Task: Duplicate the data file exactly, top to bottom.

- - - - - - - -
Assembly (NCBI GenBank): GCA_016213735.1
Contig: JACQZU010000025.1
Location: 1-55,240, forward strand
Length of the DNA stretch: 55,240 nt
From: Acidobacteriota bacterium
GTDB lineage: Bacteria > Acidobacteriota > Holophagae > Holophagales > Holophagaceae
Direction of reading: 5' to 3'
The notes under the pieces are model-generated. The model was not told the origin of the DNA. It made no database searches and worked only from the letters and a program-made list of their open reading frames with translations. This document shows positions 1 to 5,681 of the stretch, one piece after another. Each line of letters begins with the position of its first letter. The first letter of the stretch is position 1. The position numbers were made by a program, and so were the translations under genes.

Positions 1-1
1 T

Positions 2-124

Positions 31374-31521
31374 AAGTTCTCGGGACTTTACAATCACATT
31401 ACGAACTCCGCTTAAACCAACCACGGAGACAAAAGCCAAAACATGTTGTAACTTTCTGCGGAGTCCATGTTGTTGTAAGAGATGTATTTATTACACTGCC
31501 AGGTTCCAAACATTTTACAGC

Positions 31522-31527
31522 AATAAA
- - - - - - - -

Assembly (NCBI GenBank): GCA_016213735.1
Contig: JACQZU010000025.1
Location: 1-55,240, forward strand
Length of the DNA stretch: 55,240 nt
From: Acidobacteriota bacterium
GTDB lineage: Bacteria > Acidobacteriota > Holophagae > Holophagales > Holophagaceae
Direction of reading: 5' to 3'
The notes under the pieces are model-generated. The model was not told the origin of the DNA. It made no database searches and worked only from the letters and a program-made list of their open reading frames with translations. This document shows positions 1 to 5,681 of the stretch, one piece after another. Each line of letters begins with the position of its first letter. The first letter of the stretch is position 1. The position numbers were made by a program, and so were the translations under genes.

Positions 1-1
1 T

Positions 2-124

Positions 31374-31521
31374 AAGTTCTCGGGACTTTACAATCACATT
31401 ACGAACTCCGCTTAAACCAACCACGGAGACAAAAGCCAAAACATGTTGTAACTTTCTGCGGAGTCCATGTTGTTGTAAGAGATGTATTTATTACACTGCC
31501 AGGTTCCAAACATTTTACAGC

Positions 31522-31527
31522 AATAAA